On December 10, plaintiffs drove to Oroville to determine first-hand what was necessary to cure the default.   While there, they recorded their deed  and paid the taxes on the property.   They then went to Northwestern Title, where they were directed to Lind's attorney, Mr. Robison.

On December 15, Robison wrote a letter to plaintiff Onita Dougherty listing 24 major defects in the property structures that would have to be repaired or replaced in order to cure the default, none of which, except for failure to maintain fire insurance, was listed in the notice of default.2  Robison concluded:  “As you can see, the problems are very serious.   The property value must be maintained so that the value of the property exceeds the debt.  [¶] Each of the above conditions must be cured to remove the default.   I don't really see how all these matters can be cured, meaning that the entire balance of $13,346.17 plus interest from December 1st would have to be paid to cure the default.   If the trustors elect to cure, the premises will have to pass county inspection.”   In fact, the value of the property, excluding the structures, exceeded the amount of the indebtedness.

Plaintiffs attempted to cure the defects listed in the letter as well as they could but were unable to do so within the time allowed.   They also attempted to procure fire insurance but were refused such coverage as the property was in default and proceeding to foreclosure.   Plaintiffs attempted several times, unsuccessfully, in late January and early February 1979 to ascertain exactly how much money was required to make payments current.

On February 9, 1979, Robison wrote a letter to plaintiffs stating that “Mr. Lind feels that the property should either be paid off or the foreclosure continued.”   On behalf of Lind, Robison offered to refund to plaintiffs the $850 they previously paid to Central Bank and any funds they had expended in restoring the property.

Finally, on February 20, 1979, plaintiffs received a letter from Robison setting out exactly what was required to cure the default:  (1) restore the premises to a condition acceptable to Lind, as outlined in the December 15 letter;  (2) pay fees, principal and interest of $536.04, due as of February 16, 1979, and accumulating interest of $4.9645 per day (representing the total owed less the $850 already paid to Central Bank);  and (3) produce  proof of fire insurance with Lind as loss payee.   Robison informed plaintiffs that Central Bank accepted their payments on November 13 and 20 without authority to do so.   He reiterated that Lind would refund those amounts if they wished and would consider reimbursing plaintiffs for expenditures made in restoring the property.   Robison also offered to refund the amount plaintiffs paid for taxes.   On February 23, Robison wrote a letter to plaintiffs' attorney repeating these conditions.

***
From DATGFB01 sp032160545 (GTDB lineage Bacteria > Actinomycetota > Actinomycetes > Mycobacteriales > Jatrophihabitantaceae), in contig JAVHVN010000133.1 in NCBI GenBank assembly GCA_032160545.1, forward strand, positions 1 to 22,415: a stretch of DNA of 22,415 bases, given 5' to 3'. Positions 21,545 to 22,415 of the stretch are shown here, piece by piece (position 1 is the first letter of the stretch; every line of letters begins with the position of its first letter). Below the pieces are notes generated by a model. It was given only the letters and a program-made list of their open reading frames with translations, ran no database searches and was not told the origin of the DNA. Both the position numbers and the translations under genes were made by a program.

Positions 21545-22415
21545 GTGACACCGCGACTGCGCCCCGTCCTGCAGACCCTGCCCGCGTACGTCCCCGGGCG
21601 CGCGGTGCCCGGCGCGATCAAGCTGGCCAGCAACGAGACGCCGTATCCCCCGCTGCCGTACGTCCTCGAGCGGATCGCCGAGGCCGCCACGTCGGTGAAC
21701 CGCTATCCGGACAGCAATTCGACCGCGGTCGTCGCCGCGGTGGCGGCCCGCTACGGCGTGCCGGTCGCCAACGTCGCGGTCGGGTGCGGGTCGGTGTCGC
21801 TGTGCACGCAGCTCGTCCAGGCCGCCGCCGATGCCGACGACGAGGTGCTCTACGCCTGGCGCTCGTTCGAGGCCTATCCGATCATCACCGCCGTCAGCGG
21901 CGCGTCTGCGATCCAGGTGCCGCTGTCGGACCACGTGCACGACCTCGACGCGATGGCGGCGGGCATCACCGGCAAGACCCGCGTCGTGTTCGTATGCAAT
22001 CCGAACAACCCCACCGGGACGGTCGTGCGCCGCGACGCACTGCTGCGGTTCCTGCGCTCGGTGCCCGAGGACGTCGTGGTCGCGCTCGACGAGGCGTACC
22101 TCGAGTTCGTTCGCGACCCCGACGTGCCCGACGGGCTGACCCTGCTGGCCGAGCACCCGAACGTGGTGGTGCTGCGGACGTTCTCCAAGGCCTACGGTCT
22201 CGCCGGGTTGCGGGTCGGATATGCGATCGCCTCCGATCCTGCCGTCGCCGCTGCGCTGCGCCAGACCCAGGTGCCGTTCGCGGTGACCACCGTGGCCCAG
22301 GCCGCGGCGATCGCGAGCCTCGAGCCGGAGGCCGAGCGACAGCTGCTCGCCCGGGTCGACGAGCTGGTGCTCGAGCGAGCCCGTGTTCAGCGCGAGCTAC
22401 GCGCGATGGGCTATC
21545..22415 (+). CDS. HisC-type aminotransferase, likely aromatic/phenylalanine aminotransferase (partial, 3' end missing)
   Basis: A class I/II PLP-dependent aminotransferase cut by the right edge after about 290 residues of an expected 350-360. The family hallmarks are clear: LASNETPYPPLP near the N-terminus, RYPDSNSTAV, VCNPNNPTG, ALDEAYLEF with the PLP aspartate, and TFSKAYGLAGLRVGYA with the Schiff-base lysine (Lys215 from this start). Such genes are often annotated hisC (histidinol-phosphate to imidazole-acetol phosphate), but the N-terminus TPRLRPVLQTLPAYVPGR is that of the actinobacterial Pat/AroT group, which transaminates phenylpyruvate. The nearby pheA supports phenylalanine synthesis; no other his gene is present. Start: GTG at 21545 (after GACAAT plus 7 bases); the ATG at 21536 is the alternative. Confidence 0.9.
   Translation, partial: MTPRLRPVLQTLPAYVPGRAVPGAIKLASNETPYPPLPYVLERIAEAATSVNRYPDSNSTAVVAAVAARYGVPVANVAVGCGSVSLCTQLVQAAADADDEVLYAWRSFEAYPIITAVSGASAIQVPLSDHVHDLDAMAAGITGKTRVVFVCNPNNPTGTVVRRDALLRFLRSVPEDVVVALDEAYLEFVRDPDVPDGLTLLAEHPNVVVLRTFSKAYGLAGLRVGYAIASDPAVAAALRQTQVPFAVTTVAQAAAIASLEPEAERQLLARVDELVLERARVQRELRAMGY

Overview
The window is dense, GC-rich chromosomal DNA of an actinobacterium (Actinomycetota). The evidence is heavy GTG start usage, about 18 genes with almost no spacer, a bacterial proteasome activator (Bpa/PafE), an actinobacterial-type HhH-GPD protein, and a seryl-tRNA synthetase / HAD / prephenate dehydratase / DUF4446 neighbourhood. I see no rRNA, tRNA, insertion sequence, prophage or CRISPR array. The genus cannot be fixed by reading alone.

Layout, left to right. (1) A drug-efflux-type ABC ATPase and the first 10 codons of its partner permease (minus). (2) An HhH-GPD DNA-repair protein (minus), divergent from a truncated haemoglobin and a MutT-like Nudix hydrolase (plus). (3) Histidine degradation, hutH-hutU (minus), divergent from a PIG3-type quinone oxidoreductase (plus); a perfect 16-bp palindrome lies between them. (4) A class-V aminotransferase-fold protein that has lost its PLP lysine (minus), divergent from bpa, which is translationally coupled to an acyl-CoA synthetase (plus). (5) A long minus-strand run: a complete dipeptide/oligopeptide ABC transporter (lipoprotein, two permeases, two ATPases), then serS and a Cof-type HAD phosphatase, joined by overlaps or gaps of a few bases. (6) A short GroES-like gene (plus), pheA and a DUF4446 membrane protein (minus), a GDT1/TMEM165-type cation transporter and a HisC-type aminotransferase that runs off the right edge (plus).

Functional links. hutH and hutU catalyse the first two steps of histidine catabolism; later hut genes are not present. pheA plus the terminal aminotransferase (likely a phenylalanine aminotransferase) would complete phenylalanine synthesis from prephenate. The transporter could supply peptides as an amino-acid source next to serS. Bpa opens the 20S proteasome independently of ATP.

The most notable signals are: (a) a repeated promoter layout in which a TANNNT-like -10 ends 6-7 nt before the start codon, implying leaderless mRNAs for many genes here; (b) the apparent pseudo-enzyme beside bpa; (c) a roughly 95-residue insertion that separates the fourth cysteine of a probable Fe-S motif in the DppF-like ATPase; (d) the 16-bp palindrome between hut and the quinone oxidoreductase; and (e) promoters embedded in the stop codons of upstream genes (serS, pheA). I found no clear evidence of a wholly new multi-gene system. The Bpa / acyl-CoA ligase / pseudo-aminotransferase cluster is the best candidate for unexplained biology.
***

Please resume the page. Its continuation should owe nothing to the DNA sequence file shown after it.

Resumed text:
On February 27, 1979, plaintiffs tendered a check to Robison in the amount of $537.   Robison informed plaintiffs the payment was too late and foreclosure proceedings would ensue.

The record further discloses that on March 6, 1979, plaintiffs filed a complaint against Noel, Lind, and Northwestern Title seeking (1) a declaration that plaintiffs have not breached the obligations secured by the deed of trust;  (2) a determination of the amount paid by plaintiffs and a declaration that plaintiffs have tendered to both Northwestern Title and to Noel and Lind a sufficient amount to cure the alleged default;  (3) punitive damages in that defendants' refusal to accept the amount tendered was not done to achieve the intentions of the deed of trust and promissory note but to intentionally deprive plaintiffs of their interest in the property;  (4) a temporary restraining order and injunction enjoining defendants from selling the property;  and (5) costs of suit and attorney fees.

On March 26, 1979, the notice of default was rescinded.   Plaintiffs proceeded with their action and, on May 9, filed a first amended complaint, adding as defendants Central Bank and Vince Zager, co-owner of the property.   Plaintiffs alleged the same causes of action as in the first complaint and added the following:  (1) damages from Zager for refusing to participate in plaintiffs' action to preserve and protect their title to the property;  (2) negligent misrepresentation against Central Bank for falsely representing to plaintiffs that their payments were current as of December 1, 1978;  (3) fraud against Central Bank based on the same facts;  (4) wrongful foreclosure against Noel and Lind in that they filed notice of default with no reasonable grounds for believing that plaintiffs were in default;  (5) wrongful foreclosure in that Noel and Lind knew plaintiffs were not in default;  and (6) defendants acted with oppression, fraud or malice in filing the notice of default in that they did not act to achieve the intentions of the deed of trust and promissory note but to deprive plaintiffs of their right, title and interest to the security property, justifying punitive damages.